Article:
Mpati mountain and its bountiful Bottle brushes – Greyia Sutherlandia

This small tree is endemic to South Africa – found mainly growing on the rocky cliffs of the Drakensberg. Our Mpati mountain however is also home to this lovely small deciduous tree. This tree (or large shrub) although having ‘bottle brush’ like flowers, is not to be confused with the Australian common bottlebrush ‘Calistemon’ which is grown extensively in gardens.

Our indigenous ‘Bottle brush’ has bright fire engine red flowers which start late in Winter, often before the leaves, and put on a showy display right through to early Summer. In Autumn the leaves add their own show, changing to lovely shades of red and orange.

The bottle brushes on Mpati have formed extensive colonies in and between the rocky cliff sides together with the Aloes and other lovely indigenous trees. Their splashes of red as they start flowering making for quite a spectacular show. Some of these small Bottle brush trees are truly ancient, their trunks and stems twisted and gnarled with the passage of time. One wonders what stories they could tell!

This painting with its Sun bird pollinator – A ‘Greater collared’ male sunbird, was painted using water colours and Acrylic onto board, in honor of these beautiful Mpati trees.

Greyia Sutherlandia with a male ‘Greater collared” sun bird

7 thoughts on “Mpati mountain and its bountiful Bottle brushes – Greyia Sutherlandia

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  1. Carol – may I call you that? – you have captured the details of both the plant and the bird beautifully! Seeing the photograph of the Greyia sutherlandia when I opened your blog drew me back to the Drakensberg ‘just like that’. We spent many happy and energetic days hiking there while living in KZN. I was delighted to discover a tree in a nearby neighbour’s garden when we arrived in Grahamstown. They are special trees and – as you have pointed out their age – ones that have always struck me as being both wise and wizened. You have lifted my spirits today, thank you.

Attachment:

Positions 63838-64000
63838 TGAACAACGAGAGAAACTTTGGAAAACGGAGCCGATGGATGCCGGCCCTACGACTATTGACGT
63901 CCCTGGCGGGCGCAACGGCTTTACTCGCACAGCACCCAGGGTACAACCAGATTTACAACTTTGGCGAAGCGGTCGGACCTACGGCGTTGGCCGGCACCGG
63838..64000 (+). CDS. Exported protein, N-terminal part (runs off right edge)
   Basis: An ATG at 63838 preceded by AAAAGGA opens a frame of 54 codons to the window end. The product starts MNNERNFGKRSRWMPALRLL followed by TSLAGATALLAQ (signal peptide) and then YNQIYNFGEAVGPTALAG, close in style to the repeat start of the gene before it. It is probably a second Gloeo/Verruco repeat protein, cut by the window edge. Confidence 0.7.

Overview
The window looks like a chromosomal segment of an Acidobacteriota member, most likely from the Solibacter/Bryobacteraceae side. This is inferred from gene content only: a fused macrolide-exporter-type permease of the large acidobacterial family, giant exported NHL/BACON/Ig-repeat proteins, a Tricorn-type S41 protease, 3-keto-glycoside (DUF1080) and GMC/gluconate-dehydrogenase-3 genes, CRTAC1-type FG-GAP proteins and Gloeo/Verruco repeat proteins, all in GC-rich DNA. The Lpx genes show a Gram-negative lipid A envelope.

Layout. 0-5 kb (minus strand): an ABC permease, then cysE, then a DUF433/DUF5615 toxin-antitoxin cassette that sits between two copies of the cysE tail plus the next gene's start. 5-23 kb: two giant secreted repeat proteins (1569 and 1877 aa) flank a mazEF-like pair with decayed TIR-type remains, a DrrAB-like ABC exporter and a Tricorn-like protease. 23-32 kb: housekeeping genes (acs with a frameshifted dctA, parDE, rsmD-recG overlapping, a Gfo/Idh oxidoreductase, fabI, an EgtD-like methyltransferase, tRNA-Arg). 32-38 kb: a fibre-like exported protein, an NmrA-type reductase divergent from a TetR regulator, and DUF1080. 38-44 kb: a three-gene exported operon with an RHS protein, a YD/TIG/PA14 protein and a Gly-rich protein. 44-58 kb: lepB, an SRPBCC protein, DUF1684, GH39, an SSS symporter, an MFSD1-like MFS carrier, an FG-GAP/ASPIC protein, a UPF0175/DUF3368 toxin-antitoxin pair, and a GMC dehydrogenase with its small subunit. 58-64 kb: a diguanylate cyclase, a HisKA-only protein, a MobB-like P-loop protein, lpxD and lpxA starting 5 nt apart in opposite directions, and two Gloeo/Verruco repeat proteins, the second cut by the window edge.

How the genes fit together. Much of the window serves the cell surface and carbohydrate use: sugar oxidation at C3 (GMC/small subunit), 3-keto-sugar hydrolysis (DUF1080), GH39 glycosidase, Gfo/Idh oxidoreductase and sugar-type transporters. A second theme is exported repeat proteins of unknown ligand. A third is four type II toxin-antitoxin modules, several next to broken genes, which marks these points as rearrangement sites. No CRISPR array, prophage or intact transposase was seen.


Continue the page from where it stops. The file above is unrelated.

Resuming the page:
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    1. Thank you Anne! I also love these iconic trees and look out for the first to flower when I explore the mountain – usually in July already! I am very pleased you like my painting as I used 3 photographs to put it all together and was not sure it would work.

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  2. I didn’t even know that we have an indigenous bottle-brush! And then one that’s popular among the nectar-feeding birds to boot! Thanks for the introduction; I wonder whether a nursery specialising in home-grown plants would stock this species up here on the Highveld?

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  3. I love this plant too – although it is best to see it in the wild, I really treasure the one we have in our garden. Those late-winter-into-early-spring flowers really cheer me up that winter is ending, and as you mention the leaves when they change colour are showy too. Your painting is also lovely – the sunbird and the flowers complement each other perfectly.

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